\begin{scope}[x={(image.south east)},y={(image.north west)}]
  \draw[help lines, very thin, step=0.02] (0,0) grid (1,1);
  \draw[help lines,thin,xstep=.1,ystep=.1] (0,0) grid (1,1);
  \foreach \x in {0,1,...,9} { \node [anchor=north] at (\x/10,0) {0.\x}; }
  \foreach \y in {0,1,...,9} { \node [anchor=east] at (0,\y/10) {0.\y}; }
  \draw[<-] (0.45,0.4) -- (1.1,1.1) node[above] {marmot's crystal ball};
  \end{scope}
\end{tikzpicture}

Produces:

crystal ball

I use these commands to put labels on different things in photographs.

  • 2
    Nice answer (+1). If you add shift={(image.south west)} you can make it even more general, such that the image does not have to be placed with its south west anchor in (0,0). See also my answer here which turns it into a simple style. – Max Sep 21 '18 at 12:31
  • Thanks. The shift option makes indeed sense if one does not want to put the image at (0,0). On the other hand, if the image is used in a standalone document just for this purpose, I think it makes no difference between shift or positioning the image at (0,0). – T. Pluess Sep 21 '18 at 16:24
  • True, but if you, for example, wanted to include two pictures, it would make little sense to place both at (0,0). – Max Sep 21 '18 at 16:32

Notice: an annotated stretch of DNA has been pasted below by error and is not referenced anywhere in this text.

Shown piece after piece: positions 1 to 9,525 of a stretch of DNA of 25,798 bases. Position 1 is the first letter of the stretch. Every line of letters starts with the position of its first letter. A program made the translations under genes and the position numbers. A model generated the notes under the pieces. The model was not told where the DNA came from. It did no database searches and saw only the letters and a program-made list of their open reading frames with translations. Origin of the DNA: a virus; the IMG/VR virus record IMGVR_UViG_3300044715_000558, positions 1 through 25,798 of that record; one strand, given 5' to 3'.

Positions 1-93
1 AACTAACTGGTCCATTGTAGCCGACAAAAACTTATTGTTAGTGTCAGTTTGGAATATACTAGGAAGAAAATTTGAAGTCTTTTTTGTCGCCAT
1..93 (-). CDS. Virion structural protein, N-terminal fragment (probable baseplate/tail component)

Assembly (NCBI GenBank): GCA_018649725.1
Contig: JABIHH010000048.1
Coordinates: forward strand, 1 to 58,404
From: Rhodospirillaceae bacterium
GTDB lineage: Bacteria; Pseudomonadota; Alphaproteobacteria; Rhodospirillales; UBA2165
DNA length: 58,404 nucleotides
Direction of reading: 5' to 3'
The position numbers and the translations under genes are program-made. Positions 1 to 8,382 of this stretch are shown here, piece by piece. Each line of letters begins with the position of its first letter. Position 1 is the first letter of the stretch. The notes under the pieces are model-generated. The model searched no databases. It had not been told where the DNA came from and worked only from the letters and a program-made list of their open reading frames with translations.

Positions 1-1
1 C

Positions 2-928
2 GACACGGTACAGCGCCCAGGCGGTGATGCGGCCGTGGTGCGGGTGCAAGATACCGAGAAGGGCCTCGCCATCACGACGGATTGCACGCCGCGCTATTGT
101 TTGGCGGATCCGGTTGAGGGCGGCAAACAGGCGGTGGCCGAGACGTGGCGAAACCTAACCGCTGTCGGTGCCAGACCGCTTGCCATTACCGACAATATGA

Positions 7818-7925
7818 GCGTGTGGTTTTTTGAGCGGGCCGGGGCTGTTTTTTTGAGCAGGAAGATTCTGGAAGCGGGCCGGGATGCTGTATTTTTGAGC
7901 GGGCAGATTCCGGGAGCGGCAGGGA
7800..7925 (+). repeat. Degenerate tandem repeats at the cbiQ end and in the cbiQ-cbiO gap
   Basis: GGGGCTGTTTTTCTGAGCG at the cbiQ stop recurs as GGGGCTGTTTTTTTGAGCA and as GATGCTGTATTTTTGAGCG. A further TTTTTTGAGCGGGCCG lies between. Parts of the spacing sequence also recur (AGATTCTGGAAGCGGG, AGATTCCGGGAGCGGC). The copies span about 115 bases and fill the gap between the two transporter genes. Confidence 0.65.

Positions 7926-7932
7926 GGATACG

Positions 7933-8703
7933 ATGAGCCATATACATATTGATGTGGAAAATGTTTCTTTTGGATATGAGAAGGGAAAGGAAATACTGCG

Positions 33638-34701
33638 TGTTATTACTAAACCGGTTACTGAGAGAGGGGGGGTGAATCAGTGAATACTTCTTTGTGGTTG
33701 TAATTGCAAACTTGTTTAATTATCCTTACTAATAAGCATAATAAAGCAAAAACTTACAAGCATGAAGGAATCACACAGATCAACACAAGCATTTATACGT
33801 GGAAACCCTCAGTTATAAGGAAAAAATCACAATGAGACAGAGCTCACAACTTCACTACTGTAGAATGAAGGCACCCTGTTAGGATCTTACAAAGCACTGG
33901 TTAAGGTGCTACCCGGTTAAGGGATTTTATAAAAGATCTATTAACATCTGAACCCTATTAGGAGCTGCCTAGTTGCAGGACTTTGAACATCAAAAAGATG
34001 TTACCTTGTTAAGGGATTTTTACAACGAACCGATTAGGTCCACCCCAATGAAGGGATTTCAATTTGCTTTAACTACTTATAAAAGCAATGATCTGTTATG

1

A manual hack, together with use of anchor is as follows:

\documentclass{scrartcl}
\usepackage{tikz}

\begin{document}

  \begin{tikzpicture}[xscale=0.03884,yscale=53.44]
    \node[anchor=south west,inner sep=0] at (-29.53,-0.0156) {\resizebox{\linewidth}{!}{\includegraphics{diagram}}};
    % A few red lines and dots to show it lining up:
    \draw[red] (0, 0.1) -- (20, 0.1);
    \draw[red] (0,0) -- (0,0.1);
    \node at (0,0) {\color{red}$\cdot$};
    \node at (10,0.2) {\color{red}$\cdot$};
    \node at (100,0.1) {\color{red}$\cdot$};
  \end{tikzpicture}

\end{document}

Note that I divided the x coordinates by 10 to avoid LaTeX getting unhappy with large dimensions, so (100,0.1) really corresponds to the point (1000,0.1) on the plot. Additionally, if you put this in a document with (e.g.) different page dimensions, you'd probably need to adjust xscale, yscale, and the coordinates of the node all over again...

  • Hello @rbrignall! Thank you for your answer! How did you calculated the scale parameters [xscale = .03884, yscale = 53.44] and the node coodinates (-29.53, -.0156)? – Su-47 Sep 21 '18 at 11:10
  • 1
    A lot of trial and error... using the red dots to gauge how close I was... – rbrignall Sep 21 '18 at 11:57